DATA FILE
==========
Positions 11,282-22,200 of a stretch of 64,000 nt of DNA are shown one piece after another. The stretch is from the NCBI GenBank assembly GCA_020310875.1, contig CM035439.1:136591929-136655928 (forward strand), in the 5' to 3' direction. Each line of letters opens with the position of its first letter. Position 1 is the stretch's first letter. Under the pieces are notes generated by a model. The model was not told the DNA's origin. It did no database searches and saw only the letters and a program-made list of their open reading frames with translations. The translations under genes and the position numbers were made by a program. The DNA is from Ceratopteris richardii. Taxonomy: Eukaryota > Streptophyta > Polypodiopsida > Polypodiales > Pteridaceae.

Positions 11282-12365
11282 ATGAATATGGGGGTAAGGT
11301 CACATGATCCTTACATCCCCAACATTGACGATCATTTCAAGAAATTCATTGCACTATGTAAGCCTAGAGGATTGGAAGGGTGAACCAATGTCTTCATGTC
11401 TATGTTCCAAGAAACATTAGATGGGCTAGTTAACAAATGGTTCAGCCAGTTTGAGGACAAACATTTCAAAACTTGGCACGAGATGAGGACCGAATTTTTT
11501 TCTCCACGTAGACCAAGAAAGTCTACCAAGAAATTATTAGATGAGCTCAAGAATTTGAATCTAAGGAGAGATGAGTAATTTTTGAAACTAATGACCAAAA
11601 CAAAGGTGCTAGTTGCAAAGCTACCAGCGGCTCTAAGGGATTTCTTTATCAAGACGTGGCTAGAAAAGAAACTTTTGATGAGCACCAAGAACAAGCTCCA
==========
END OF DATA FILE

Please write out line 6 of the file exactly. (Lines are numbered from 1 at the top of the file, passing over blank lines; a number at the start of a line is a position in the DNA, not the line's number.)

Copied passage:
11501 TCTCCACGTAGACCAAGAAAGTCTACCAAGAAATTATTAGATGAGCTCAAGAATTTGAATCTAAGGAGAGATGAGTAATTTTTGAAACTAATGACCAAAA